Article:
August 18, 2014 | Volume XXII, Issue 1

Federal courts scholar to examine qualified immunity doctrine during UF Dunwody Lecture

Published: February 8th, 2010

Category: Events, News

Should qualified immunity, the controversial doctrine shielding police officers and others from damages, be changed?

Prominent federal courts scholar, John C. Jeffries Jr., the David and Mary Harrison Distinguished Professor of Law at the University of Virginia, will discuss this and more when he delivers the 29th annual Dunwody Distinguished Lecture at the University of Florida Levin College of Law.

The lecture, “Rationalizing Qualified Immunity,” is organized by the Florida Law Review and is free and open to the public. It will be held Tuesday, Feb. 16 at 11 a.m. in UF Law’s Chesterfield Smith Ceremonial Classroom (room 180). To view the lecture via webcast, visit www.floridalawreview.com.

“It is a great honor to be invited to UF to give the nationally-known Dunwody Lecture,” said Jeffries, who served as dean of UVA School of Law 2001-2008. “My lecture will examine why qualified immunity, the doctrine that shields police officers and others from paying damages for violating constitutional rights, is notoriously unstable and difficult to administer. I plan to outline the problems with qualified immunity in an effort to make first steps toward reformulating this controversial doctrine.”

The qualified immunity doctrine protects government officials from liability for civil damages “insofar as their conduct does not violate clearly established statutory or constitutional rights of which a reasonable person would have known.” To determine whether an official is entitled to qualified immunity, the court must (1) identify the specific right allegedly violated; (2) determine whether the right was “clearly established;” and (3) determine whether a reasonable officer could have believed that his or her conduct was lawful.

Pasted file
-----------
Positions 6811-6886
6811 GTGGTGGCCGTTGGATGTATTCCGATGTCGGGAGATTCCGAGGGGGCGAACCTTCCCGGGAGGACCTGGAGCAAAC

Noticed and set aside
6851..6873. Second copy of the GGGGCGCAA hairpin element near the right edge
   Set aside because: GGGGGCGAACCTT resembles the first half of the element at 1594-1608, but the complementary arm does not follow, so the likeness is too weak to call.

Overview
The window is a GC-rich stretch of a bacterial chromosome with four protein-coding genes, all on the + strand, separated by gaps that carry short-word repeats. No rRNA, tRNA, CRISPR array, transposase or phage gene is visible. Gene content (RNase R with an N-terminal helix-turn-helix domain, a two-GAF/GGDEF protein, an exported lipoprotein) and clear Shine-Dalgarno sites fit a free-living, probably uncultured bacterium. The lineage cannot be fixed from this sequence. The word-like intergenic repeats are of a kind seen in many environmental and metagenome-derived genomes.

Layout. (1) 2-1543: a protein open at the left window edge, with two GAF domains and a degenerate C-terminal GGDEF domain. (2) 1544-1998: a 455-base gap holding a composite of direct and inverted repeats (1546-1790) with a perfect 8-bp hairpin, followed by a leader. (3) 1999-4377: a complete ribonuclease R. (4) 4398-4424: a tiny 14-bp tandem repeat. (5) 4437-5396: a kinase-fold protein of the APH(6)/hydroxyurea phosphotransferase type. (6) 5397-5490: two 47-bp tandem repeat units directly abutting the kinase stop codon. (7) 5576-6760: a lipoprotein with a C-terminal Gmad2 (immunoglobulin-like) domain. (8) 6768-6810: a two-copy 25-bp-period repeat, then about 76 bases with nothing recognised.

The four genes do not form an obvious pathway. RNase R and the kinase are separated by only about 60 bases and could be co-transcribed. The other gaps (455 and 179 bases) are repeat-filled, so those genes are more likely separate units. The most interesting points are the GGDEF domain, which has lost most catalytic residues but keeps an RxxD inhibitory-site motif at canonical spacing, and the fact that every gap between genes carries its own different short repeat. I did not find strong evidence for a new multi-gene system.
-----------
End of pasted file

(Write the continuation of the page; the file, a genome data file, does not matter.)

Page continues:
Jeffries is a graduate of the UVA School of Law, where he was editor in chief of the Virginia Law Review and the recipient of the Z Award for the highest academic averages and the Woods Prize for Outstanding Graduate. Upon graduation, Jeffries clerked for U.S. Supreme Court Associate Justice Lewis F. Powell Jr. and later served as a second lieutenant in the U.S. Army.

In 1975, Jeffries joined the UVA School of Law faculty, where his primary research and teaching interest included civil rights, federal courts, criminal law and constitutional law. In 1986, he was appointed the inaugural Emerson Spies Professor of Law and later served as academic associate dean, acting dean and dean until 2008.

“The Florida Law Review is honored to host Dean Jeffries as this year’s Dunwody Lecturer,” said Jon M. Philipson, editor in chief of the Florida Law Review. “As state actions develop in new and unexpected ways, the issue of sovereign immunity becomes even more important to future litigation. There is no one better than Dean Jeffries to bring clarity to this area of the law.”

The Dunwody Distinguished Lecture Series was established by the U.S. Sugar Corporation and law firms of Dunwody, White & Landon, and Mershon, Sawyer, Johnson, Dunwody & Cole in honor of UF Law graduates Elliot (JD 33) and Atwood (JD 33) Dunwody, two brothers who dedicated their lives to the legal profession and labored to better social and economic conditions in Florida.

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